Difference between revisions of "Xorg"

From ArchWiki
Jump to: navigation, search
(+ Category:Graphics)
(Tell the truth about Xorg always forcing 96 dpi)
Line 1: Line 1:
[[Category:X Server]]
 
[[Category:Graphics]]
 
[[cs:Xorg]]
 
[[da:Xorg]]
 
[[de:X]]
 
[[el:Xorg]]
 
[[es:Xorg]]
 
[[fr:Xorg]]
 
[[it:Xorg]]
 
[[ja:Xorg]]
 
[[nl:Xorg]]
 
[[pl:Xorg]]
 
[[pt:Xorg]]
 
[[ro:Xorg]]
 
[[ru:Xorg]]
 
[[tr:X_Sunucusu]]
 
[[zh-CN:Xorg]]
 
[[zh-TW:Xorg]]
 
{{Article summary start}}
 
{{Article summary text|An all-inclusive overview about installing and managing Xorg}}
 
{{Article summary heading|Overview}}
 
{{Article summary text|{{Graphical user interface overview}}}}
 
{{Article summary heading|Related}}
 
{{Article summary wiki|Start X at Login}}
 
{{Article summary wiki|Execute commands after X start}}
 
{{Article summary wiki|Login Manager}}
 
{{Article summary wiki|Window Manager}}
 
{{Article summary wiki|Font Configuration}}
 
{{Article summary wiki|X11 Cursors}}
 
{{Article summary wiki|Get All Mouse Buttons Working}}
 
{{Article summary wiki|Desktop Environment}}
 
{{Article summary wiki|Wayland}}
 
{{Article summary heading|Free Video Drivers}}
 
{{Article summary wiki|Intel Graphics}}
 
{{Article summary wiki|ATI}}
 
{{Article summary wiki|Nouveau}}
 
{{Article summary heading|Proprietary Video Drivers}}
 
{{Article summary wiki|AMD Catalyst}}
 
{{Article summary wiki|NVIDIA}}
 
{{Article summary end}}
 
 
'''Xorg''' is the public, open-source implementation of the X window system version 11. Since Xorg is the most popular choice among Linux users, its ubiquity has led to making it an ever-present requisite for GUI applications, resulting in massive adoption from most distributions. See the [[Wikipedia:X.Org Server|Xorg]] Wikipedia article or visit the [http://www.x.org/wiki/ Xorg website] for more details.
 
 
==Installation==
 
First, you will need to [[pacman|install]] the X server with the package {{Pkg|xorg-server}}, available in the [[Official Repositories]]. You may also want the useful utilities contained in the {{Grp|xorg-apps}} group.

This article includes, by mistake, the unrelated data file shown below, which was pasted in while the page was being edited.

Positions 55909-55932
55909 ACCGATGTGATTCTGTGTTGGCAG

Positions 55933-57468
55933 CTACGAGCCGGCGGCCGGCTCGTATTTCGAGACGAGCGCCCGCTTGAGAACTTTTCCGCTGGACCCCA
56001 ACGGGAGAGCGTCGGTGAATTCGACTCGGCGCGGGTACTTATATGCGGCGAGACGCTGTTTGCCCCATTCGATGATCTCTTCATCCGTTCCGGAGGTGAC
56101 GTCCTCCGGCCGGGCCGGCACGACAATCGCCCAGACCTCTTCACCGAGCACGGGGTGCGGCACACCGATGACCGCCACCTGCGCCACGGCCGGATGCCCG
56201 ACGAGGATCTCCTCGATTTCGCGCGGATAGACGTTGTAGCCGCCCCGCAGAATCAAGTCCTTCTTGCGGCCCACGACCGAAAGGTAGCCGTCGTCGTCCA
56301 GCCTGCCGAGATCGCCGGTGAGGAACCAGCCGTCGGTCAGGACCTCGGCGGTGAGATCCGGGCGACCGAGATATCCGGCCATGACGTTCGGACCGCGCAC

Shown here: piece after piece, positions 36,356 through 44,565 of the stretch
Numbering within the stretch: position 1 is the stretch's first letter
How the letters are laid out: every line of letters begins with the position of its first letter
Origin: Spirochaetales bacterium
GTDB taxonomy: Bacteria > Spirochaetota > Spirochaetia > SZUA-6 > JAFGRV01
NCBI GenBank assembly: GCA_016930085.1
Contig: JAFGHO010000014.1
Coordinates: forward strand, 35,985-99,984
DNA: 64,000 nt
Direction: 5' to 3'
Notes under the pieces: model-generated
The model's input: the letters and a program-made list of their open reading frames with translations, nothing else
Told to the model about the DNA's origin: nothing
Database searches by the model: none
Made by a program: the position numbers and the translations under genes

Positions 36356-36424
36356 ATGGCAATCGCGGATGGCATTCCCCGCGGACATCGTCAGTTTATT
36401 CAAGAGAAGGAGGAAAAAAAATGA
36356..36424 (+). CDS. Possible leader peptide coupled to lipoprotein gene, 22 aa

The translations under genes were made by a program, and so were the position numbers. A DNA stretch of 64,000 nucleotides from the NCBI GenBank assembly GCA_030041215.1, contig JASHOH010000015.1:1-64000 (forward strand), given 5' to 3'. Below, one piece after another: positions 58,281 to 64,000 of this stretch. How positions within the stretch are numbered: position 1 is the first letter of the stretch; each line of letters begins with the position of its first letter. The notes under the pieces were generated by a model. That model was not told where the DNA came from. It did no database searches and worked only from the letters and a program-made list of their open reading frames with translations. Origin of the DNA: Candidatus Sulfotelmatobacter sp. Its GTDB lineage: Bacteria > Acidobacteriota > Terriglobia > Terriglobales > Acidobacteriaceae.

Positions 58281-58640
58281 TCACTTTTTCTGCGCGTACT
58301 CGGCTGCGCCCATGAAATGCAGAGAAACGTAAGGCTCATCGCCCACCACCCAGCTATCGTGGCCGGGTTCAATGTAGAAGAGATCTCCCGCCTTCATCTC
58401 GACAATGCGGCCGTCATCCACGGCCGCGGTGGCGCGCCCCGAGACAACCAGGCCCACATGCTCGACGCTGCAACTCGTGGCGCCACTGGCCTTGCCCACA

[[Udev]] will detect your hardware and [[Wikipedia:evdev|evdev]] will act as the hotplugging input driver for almost all devices. [[Udev]] is provided by {{Pkg|systemd}} and {{Pkg| xf86-input-evdev}} is required by {{Pkg|xorg-server}}, so there is no need to explicitly install those packages.
 
 
{{Tip|The default X environment is rather bare, and you will typically seek to install a [[Window Manager|window manager]] or a [[Desktop Environment|desktop environment]] to supplement X.}}
 
 
==Running==
 
''See also: [[Start X at Login]]''
 
 
{{Tip|The easiest way to start X is by using a [[Display Manager|display manager]] such as [[GDM]], [[KDM]] or [[SLiM]].}}
 
 
If you want to start X without a display manager, install the package {{Pkg|xorg-xinit}}. Optionally, the packages {{Pkg|xorg-twm}}, {{Pkg|xorg-xclock}} and {{Pkg|xterm}} allows for a default environment, as described below.
 
 
The {{ic|startx}} and {{ic|xinit}} commands will start the X server and clients (the {{ic|startx}} script is merely a front end to the {{ic|xinit}} command). To determine the client to run, {{ic|startx}}/{{ic|xinit}} will first look to parse a {{ic|~/.xinitrc}} file in the user's home directory. In the absence of {{ic|~/.xinitrc}}, it defaults to the global file {{ic|/etc/X11/xinit/xinitrc}}, which defaults to starting a basic environment with the [[Twm]] window manager, [[Wikipedia:Xclock|Xclock]] and [[Xterm]].